Refurbished Solar Impulse 2 returns to the skies

Refurbished Solar Impulse 2 re...
Solar Impulse 2 is expected to continue its journey at the end of April
Solar Impulse 2 is expected to continue its journey at the end of April
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Solar Impulse 2 is expected to continue its journey at the end of April
Solar Impulse 2 is expected to continue its journey at the end of April

Following a seven-month grounding in Hawaii, Solar Impulse 2 is preparing for a return to its historic round-the-world sun-powered flight. The team has carried out a maintenance flight to test out newly installed systems and plans to recommence its journey with a four-day flight in two months time.

The single-pilot Solar Impulse 2 took off from Abu Dhabi last March with the lofty goal of flying around the globe powered only by the sun. Its last five-day leg from Nagoya, Japan to Hawaii was largely successful, with the crew nabbing solar aviation world records for longest distance, duration and solo flight.

But the record-breaking trip came at a cost. As the team carried out its inspections in Hawaii it discovered severe damage to the plane's batteries. Over-insulation during ascent on the first day of the trip caused them to overheat, and while the team was aware of the problem there was no way to lower the temperature with the plane in the air.

The team has now made repairs to Solar Impulse 2, including the installation of new batteries, stabilization and cooling systems, enabling it to take the air once again in a 90-minute test flight. This saw the plane ascend to 8,000 ft (2,438 m) over the Pacific Ocean during the recent test flight, with the crew observing the new systems in action and reporting that everything ran as planned.

If there are no more hiccups in the short-term, Solar Impulse 2 is expected to continue its journey at the end of April, first in a four-day flight from Hawaii to the west coast of the US and then eventually back across to Abu Dhabi.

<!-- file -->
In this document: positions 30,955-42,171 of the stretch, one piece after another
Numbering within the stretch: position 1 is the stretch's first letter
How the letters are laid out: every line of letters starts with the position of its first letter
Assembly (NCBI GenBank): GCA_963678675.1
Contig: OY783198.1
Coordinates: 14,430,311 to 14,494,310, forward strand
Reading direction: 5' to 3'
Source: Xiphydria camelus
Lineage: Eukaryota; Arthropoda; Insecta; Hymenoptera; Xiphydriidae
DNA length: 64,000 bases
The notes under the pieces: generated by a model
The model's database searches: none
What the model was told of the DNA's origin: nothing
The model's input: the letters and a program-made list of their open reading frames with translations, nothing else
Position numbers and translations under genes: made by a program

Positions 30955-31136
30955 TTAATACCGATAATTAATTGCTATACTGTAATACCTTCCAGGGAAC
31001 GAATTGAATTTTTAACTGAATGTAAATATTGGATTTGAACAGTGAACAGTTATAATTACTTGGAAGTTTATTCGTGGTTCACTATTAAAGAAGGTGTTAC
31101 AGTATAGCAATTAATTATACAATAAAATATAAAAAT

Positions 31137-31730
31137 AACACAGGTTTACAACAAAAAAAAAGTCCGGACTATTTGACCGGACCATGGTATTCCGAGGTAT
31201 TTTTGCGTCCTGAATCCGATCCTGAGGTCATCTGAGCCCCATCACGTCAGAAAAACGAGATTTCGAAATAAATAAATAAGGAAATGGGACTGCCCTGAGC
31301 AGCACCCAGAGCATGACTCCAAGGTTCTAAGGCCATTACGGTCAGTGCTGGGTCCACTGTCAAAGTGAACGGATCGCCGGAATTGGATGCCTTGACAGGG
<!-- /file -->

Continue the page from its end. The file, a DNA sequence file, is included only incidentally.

Source: Solar Impulse

The first part of the trip up until the flight from Japan to Hawaii was mostly accomplished in short trips. The trips planned for the 2nd half are longer it looks like. They have had 8 flights so far and have 5 left.
Other than the one stop in "mid USA" the remaining flights are pretty long.
Anyone know the cost of this project?
I don't quite understand the point of this. They spend millions to do this. Then they fail to continue flight - because the battery got fried and then they spend half a year rebuilding the thing for millions to continue? And for what.. to proof that one can do a long solar flight - with lots of pitstops in between and millions of dollars in maintenance and months of wait times between stops? Just seems odd to me! Rather donate that money to do some real good.
Douglas Bennett Rogers
The main achievement is the ability to stay up w/o refueling or gas bag until repairs are needed.
ok so the goal is to stay up without refueling until repairs are needed. So using gas guzzler terminology.. they managed to do smaller segments.. then landed and had to replace the gas tank.. and not had to refuel. Not sure how replacing the gas tank (or batteries) is progress. Show me a round the world flight just on solar.. then we're talking. But these little puddle jumps with months and millions in between.. really?
Bryan Allen
Answering Augure's question, the project cost so far has been 170,000,000 Euros.
@Bryan Allen thanks for the answer. I guess this is budget for both Solar Impulse 1 and 2.